I was excited to take this on, but apprehensive. Until early April I lived on the Fist of the First Men – for 40 days or so during January and February the temps in Vermont never made it above freezing. Now, I was planning to go push myself hard in the tropics – 80 degrees and 100 percent humidity. There might be a breeze off the ocean, but my sludgy New England blood would still be hard pressed to cool me off. Moreover, the brutal winter had kept my running and cross training to short stuff — my longest run this season was just shy of three hours, hardly adequate preparation for a >6 hour epic.
I’d be starting at sea level, turning around at sea level and ending back at sea level, so I wouldn’t be running at altitude and the vertical would be fairly evenly distributed across the 22 miles. But 18,000 feet of vert is a lot of up – and down – no matter where it begins and ends.
At least a fairly dry winter by Hawaiian standards had left the trail reasonably free of deep, pervasive mud, but the perpetual short, intense tropical downpours could easily turn a marginal trail into a muddy mess in minutes.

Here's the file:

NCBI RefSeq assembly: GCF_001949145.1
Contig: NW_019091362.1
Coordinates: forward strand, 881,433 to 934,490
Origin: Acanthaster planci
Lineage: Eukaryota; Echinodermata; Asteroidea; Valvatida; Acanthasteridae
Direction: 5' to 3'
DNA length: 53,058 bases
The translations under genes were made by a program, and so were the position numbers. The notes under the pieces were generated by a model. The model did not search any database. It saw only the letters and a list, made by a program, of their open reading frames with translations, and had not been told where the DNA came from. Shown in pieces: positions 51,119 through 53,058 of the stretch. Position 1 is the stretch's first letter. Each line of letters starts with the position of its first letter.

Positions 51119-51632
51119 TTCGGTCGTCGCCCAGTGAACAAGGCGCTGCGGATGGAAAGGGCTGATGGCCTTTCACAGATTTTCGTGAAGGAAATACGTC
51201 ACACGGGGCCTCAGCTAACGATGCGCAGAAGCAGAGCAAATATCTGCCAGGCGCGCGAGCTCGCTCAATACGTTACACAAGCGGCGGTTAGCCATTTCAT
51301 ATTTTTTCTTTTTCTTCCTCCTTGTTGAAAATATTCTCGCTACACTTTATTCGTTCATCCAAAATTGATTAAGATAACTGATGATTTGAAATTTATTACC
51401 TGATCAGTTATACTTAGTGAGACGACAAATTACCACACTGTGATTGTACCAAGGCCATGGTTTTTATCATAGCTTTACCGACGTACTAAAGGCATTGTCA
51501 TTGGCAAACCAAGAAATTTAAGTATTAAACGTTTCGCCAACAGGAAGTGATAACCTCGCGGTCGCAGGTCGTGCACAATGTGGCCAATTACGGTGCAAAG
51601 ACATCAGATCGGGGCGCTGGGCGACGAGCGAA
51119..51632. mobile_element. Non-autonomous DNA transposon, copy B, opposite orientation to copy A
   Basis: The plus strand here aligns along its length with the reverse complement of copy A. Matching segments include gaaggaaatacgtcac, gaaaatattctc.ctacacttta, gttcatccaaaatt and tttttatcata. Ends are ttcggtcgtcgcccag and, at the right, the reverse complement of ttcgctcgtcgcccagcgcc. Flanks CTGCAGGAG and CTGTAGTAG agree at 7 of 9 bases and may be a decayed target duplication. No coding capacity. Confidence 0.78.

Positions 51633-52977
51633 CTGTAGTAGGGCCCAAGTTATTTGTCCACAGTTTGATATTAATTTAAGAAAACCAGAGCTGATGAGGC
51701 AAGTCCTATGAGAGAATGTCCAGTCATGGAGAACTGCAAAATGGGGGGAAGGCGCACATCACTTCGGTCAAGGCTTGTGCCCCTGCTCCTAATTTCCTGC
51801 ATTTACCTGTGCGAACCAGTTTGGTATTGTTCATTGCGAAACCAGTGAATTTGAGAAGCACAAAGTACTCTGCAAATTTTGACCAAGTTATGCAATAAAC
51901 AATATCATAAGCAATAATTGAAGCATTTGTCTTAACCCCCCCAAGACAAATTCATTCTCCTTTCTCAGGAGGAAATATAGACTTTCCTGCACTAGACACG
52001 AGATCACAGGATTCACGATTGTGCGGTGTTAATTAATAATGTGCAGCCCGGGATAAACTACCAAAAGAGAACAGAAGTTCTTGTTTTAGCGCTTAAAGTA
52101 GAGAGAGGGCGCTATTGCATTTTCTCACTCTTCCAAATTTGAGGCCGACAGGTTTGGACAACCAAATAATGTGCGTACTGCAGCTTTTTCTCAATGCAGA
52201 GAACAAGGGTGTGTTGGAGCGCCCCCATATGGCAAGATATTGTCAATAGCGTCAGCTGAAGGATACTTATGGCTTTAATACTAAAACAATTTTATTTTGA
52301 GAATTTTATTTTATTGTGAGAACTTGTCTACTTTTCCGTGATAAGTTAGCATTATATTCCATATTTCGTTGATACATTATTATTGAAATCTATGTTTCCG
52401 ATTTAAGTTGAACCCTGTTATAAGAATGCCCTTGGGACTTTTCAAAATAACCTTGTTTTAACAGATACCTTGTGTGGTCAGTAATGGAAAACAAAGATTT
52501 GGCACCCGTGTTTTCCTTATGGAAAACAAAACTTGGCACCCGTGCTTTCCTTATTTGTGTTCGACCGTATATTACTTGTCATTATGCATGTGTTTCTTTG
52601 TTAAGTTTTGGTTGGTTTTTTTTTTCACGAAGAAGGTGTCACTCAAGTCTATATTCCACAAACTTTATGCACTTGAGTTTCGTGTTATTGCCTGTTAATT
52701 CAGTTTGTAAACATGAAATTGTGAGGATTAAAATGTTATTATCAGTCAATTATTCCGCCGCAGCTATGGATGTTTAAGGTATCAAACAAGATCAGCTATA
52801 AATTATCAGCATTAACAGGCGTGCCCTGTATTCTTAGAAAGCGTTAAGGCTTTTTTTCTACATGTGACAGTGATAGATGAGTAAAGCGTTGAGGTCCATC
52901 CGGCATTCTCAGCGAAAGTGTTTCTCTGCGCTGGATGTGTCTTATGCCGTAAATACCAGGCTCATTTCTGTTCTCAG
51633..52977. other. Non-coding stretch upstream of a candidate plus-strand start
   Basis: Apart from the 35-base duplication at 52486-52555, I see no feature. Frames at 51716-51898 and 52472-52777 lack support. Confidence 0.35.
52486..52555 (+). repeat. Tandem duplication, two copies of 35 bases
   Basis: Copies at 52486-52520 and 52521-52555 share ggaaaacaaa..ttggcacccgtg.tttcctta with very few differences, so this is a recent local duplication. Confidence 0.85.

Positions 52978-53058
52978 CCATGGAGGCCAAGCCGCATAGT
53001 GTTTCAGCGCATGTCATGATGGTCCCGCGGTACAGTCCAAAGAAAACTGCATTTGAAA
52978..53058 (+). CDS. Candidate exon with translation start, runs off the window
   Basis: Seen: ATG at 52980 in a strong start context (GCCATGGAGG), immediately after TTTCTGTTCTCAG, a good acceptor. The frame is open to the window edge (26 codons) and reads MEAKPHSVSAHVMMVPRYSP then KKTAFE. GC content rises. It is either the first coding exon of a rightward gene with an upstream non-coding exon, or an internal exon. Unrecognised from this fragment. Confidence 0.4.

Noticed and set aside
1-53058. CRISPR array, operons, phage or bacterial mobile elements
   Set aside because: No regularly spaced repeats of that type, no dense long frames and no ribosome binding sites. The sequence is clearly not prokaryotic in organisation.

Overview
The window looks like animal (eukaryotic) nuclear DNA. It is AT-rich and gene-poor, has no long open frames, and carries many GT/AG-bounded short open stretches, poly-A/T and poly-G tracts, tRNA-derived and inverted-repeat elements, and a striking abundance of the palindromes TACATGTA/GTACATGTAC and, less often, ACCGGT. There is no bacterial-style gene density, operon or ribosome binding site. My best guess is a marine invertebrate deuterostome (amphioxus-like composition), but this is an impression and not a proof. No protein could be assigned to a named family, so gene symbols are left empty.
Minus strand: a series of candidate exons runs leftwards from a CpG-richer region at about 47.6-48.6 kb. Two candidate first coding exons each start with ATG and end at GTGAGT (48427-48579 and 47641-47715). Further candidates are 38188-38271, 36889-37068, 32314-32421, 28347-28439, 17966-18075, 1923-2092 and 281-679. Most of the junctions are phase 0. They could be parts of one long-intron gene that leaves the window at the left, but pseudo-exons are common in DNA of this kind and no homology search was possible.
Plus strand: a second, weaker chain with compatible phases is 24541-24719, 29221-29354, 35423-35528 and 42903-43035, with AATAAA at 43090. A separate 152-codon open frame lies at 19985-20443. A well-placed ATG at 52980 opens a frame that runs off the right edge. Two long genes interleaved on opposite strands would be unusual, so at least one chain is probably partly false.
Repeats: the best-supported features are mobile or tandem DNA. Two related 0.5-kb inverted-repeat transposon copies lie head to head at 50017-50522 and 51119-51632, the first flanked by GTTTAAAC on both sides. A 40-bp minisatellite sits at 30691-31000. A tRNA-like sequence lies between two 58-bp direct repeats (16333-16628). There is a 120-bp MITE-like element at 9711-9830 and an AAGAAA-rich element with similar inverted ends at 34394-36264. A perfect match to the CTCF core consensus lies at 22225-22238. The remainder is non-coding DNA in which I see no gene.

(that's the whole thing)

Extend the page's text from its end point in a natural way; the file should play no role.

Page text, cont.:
Hot weather unsupported distance running requires bringing plenty of water or coming prepared to collect it along the way. Bouncing email with a fellow runner on Strava convinced me to ditch my favorite minimalist Osprey pack in favor of a trusted Nalgene pack from my MTB days that holds a bigger (3 liter) bladder. I also brought along a handheld water bottle as part comfort object, part hydration backup.
Drinking a liter an hour I was counting on my water supply to last until just shy of the turnaround at my goal pace. There’s plenty of water en route: the trail crosses several streams carrying runoff from the ridges to the Pacific Ocean; the biggest at mile 2 (Hanakapi’ai), mile 6.5 (Hanakoa), and again at 9.5 miles (Kalalau Valley). There would also be water at the turnaround. Unfortunately, all the fresh water may carry leptospirosis, giardia and other fun tropical bugs, so I brought along a Renovo filter that screws onto a Platypus bottle (I brought along a 1 liter) and can be force fed to process a liter in 2-3 minutes. Refilling my 3 liter Camelbak ought not take more than 10 minutes. (The Renovo will work with gravity alone, but that’s slower going).